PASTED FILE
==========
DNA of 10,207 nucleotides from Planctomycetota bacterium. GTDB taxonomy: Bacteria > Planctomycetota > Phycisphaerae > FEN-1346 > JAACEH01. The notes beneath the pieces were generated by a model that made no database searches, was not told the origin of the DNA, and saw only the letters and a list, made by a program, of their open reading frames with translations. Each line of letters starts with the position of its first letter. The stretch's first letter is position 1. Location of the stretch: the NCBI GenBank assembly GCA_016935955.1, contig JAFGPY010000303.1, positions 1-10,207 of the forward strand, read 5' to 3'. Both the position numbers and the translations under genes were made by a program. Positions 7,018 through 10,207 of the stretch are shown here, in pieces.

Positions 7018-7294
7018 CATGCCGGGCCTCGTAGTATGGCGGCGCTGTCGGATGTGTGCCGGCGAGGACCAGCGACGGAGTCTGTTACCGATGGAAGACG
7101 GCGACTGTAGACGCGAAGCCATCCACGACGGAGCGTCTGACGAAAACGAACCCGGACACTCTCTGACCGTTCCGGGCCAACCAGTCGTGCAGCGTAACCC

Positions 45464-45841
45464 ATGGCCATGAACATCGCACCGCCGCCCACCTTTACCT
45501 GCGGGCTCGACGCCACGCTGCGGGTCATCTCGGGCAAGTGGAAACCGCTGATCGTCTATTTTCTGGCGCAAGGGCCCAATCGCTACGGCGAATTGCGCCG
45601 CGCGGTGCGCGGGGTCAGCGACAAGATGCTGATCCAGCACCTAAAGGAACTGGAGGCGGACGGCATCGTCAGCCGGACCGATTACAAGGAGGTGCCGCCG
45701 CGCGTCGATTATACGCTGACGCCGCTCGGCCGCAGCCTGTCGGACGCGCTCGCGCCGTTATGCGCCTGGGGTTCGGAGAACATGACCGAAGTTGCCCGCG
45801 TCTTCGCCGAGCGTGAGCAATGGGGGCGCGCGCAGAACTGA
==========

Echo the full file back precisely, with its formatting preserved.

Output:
DNA of 10,207 nucleotides from Planctomycetota bacterium. GTDB taxonomy: Bacteria > Planctomycetota > Phycisphaerae > FEN-1346 > JAACEH01. The notes beneath the pieces were generated by a model that made no database searches, was not told the origin of the DNA, and saw only the letters and a list, made by a program, of their open reading frames with translations. Each line of letters starts with the position of its first letter. The stretch's first letter is position 1. Location of the stretch: the NCBI GenBank assembly GCA_016935955.1, contig JAFGPY010000303.1, positions 1-10,207 of the forward strand, read 5' to 3'. Both the position numbers and the translations under genes were made by a program. Positions 7,018 through 10,207 of the stretch are shown here, in pieces.

Positions 7018-7294
7018 CATGCCGGGCCTCGTAGTATGGCGGCGCTGTCGGATGTGTGCCGGCGAGGACCAGCGACGGAGTCTGTTACCGATGGAAGACG
7101 GCGACTGTAGACGCGAAGCCATCCACGACGGAGCGTCTGACGAAAACGAACCCGGACACTCTCTGACCGTTCCGGGCCAACCAGTCGTGCAGCGTAACCC

Positions 45464-45841
45464 ATGGCCATGAACATCGCACCGCCGCCCACCTTTACCT
45501 GCGGGCTCGACGCCACGCTGCGGGTCATCTCGGGCAAGTGGAAACCGCTGATCGTCTATTTTCTGGCGCAAGGGCCCAATCGCTACGGCGAATTGCGCCG
45601 CGCGGTGCGCGGGGTCAGCGACAAGATGCTGATCCAGCACCTAAAGGAACTGGAGGCGGACGGCATCGTCAGCCGGACCGATTACAAGGAGGTGCCGCCG
45701 CGCGTCGATTATACGCTGACGCCGCTCGGCCGCAGCCTGTCGGACGCGCTCGCGCCGTTATGCGCCTGGGGTTCGGAGAACATGACCGAAGTTGCCCGCG
45801 TCTTCGCCGAGCGTGAGCAATGGGGGCGCGCGCAGAACTGA